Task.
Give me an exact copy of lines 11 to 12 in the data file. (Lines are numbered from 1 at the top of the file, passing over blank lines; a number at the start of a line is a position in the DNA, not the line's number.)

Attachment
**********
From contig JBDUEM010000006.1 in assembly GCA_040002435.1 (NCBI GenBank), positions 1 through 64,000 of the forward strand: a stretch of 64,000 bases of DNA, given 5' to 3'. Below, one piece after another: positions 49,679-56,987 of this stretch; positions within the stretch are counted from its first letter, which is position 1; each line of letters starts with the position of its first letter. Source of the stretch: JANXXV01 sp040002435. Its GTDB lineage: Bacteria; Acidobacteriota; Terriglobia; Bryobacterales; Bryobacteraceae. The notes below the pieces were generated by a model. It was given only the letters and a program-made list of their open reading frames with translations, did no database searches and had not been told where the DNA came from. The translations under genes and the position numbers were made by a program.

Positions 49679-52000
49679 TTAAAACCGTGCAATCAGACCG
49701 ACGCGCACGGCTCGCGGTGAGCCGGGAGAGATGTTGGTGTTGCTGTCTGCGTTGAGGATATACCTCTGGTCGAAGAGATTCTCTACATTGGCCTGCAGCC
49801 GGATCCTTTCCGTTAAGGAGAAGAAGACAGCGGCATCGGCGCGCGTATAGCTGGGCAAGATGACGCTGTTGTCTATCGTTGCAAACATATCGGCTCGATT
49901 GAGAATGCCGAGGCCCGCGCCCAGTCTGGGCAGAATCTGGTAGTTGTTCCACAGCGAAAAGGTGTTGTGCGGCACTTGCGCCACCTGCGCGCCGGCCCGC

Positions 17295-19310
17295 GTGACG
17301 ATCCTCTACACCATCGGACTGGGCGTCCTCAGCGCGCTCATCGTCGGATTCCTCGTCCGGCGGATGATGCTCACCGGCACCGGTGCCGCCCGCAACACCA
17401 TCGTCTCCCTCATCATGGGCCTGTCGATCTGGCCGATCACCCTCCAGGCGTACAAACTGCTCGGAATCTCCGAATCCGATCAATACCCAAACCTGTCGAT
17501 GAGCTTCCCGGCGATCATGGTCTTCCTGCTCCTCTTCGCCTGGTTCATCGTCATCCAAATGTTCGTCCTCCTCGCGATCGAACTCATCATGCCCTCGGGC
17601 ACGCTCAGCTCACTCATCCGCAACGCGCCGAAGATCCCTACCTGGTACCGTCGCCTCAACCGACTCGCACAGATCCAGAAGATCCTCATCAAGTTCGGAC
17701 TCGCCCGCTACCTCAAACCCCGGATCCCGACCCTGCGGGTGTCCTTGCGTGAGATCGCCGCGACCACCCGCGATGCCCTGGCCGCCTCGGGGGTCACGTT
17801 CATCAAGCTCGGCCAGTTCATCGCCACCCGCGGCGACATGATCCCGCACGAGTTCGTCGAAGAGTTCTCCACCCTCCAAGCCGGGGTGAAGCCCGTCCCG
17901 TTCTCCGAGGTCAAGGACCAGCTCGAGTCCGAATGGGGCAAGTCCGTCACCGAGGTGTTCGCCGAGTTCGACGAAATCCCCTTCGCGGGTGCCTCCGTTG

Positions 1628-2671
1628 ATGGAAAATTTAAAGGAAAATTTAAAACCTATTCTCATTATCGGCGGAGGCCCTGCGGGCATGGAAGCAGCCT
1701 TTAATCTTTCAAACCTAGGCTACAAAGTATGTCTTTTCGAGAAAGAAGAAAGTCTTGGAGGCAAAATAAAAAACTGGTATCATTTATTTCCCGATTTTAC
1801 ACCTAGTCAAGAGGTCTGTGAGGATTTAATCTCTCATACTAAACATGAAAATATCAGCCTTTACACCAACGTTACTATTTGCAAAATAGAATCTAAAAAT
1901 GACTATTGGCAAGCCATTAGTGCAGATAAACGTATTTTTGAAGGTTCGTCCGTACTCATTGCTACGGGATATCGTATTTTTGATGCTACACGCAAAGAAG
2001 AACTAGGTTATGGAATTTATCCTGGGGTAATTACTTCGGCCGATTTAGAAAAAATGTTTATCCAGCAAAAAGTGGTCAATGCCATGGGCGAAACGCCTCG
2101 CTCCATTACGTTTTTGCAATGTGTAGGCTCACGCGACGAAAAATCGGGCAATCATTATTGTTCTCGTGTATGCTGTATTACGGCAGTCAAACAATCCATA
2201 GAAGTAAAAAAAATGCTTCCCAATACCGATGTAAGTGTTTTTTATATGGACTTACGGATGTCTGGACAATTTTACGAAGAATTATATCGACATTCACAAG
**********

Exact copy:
17501 GAGCTTCCCGGCGATCATGGTCTTCCTGCTCCTCTTCGCCTGGTTCATCGTCATCCAAATGTTCGTCCTCCTCGCGATCGAACTCATCATGCCCTCGGGC
17601 ACGCTCAGCTCACTCATCCGCAACGCGCCGAAGATCCCTACCTGGTACCGTCGCCTCAACCGACTCGCACAGATCCAGAAGATCCTCATCAAGTTCGGAC